Yeah, man, that's the idea behind Virus the Dark Horse Comic turned Feature Film, both by writer Chuck Pfarrer.
To set the stage here, it certainly seemed like a great idea popping up at the right time. It was less than three years after The Borg hit the big screen in Star Trek: First Contact, it was right when big movie studios were starting to experiment (carefully) with Comic Book movies in films like Blade and X-Men, it was high time to give the talented visual effects veteran John Bruno a chance at his first feature film after he co-directed the excellent T2 3-D: Battle Across Time and it was still at a time when people hadn't yet given up on the (admittedly asinine) concept that Billy Baldwin was just poised to be a big movie star.
Throw in a seventy-five million dollar budget, the production of Gale Anne Hurd, the music of Joel McNeely, the cinematography of David Eggby, effects by the Phil Tippett Studio and starring roles for Donald Sutherland and scream queen Jamie Lee Curtis and you've got a big hit waiting to happen.
Unfortunately the hit never happened. In spite of all it had going for it, Virus made less than Fifteen Million Bucks at the box office. That means it flopped bigger than that World's Biggest Pancake record holder on that enormous Skillet.
I hesitate to be too damned cruel to this here motion picture, considering that John Bruno is a remarkably talented fellow, who has directed some very cool things on the big and small screen. He's also a talented writer, artist, animator and visual effects wizard as well as a good friend and almost constant collaborator with James Cameron (who receives a "special thanks" credit here). The fact that Virus turned out to be an ass-barnacle is no more a comment on John Bruno's talents than it is a referendum on Jamie Lee Curtis suddenly morphing into a bad actress. We'll just call this one a Cyborg-Caliber Misfire!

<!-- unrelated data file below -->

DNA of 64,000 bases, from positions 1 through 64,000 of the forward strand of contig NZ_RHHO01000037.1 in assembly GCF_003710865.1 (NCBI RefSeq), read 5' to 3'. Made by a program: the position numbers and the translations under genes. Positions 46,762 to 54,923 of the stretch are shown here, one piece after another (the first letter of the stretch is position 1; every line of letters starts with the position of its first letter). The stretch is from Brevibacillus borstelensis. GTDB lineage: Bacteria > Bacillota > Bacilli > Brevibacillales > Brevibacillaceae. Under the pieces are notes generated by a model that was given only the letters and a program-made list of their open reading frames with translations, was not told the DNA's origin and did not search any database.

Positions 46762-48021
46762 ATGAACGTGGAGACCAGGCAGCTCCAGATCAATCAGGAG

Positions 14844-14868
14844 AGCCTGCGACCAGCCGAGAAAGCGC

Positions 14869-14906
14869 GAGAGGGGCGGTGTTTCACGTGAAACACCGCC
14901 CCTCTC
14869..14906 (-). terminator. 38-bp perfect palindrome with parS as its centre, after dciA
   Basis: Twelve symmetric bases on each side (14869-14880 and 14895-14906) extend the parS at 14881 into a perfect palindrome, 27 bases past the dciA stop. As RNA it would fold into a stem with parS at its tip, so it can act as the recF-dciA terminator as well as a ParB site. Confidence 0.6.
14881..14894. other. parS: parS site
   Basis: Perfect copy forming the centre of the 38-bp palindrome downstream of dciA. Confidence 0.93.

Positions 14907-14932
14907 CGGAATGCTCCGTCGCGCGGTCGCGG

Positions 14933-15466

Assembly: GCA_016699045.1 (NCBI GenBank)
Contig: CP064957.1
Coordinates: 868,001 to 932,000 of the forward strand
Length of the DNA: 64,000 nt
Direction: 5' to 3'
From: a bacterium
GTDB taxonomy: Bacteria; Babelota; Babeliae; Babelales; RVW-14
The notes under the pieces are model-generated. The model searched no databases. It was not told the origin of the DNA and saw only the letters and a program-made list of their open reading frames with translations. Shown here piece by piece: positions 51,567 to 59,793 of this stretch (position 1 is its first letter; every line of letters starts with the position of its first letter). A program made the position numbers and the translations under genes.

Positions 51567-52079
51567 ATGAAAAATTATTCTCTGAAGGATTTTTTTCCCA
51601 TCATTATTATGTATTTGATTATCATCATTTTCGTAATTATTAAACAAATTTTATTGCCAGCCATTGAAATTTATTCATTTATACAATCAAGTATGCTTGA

The main brunt of our waterlogged plot splashes down as the intrepid crew of the little tuggy little boat, the Sea Star, finds itself losing its salvaged payload in a Typhoon the size of anything we might see in The Day After Tomorrow! The greedy Captain Bob Everton (Sutherland) is not only a douche to his crew but is, in fact, such an asshole that he has no insurance, so the sunken salvage most assuredly cleans Robby E's ass OUT. This puts the crew at each others' throats and leaves the Sea Star close to sinking itself. While Steve Baker, the handsomest crew chief on the seven seas (Baldwin), is about ready to either go awol or Scuttle the Skipper, the really good looking Technician named Kelly Foster (sweet Jamie Lee) instead gets the floater to the relative safety of THE EYE OF THE STORM where she discovers another ship floating comfortably in the calm-ass waters.
Yeah, you read that right. While the idea of a ring of storm clouds encircling an incredibly peaceful radius of Ocean Wa-Wa does sound quite cool in theory, I'm afraid it doesn't quite work that way, man. The EYE may be a bit MORE calm, but that doesn't mean it's the wave-free, placid bathtub we see here.
Be that as it may, the news is clearly pretty damned good for the stars of the Sea Star! Another ship, man... could they be salvaged themselves before going down like some junkie cosmonaut? Well, what they didn't see is the film's opening, where some strange-ass cosmic intelligence from beyond the stars beamed through the Russian Mir Space Station onto this very Russian Research Vessel to snatch bodies and remake them in their very own INVASION! And this time Donald Sutherland isn't helping much!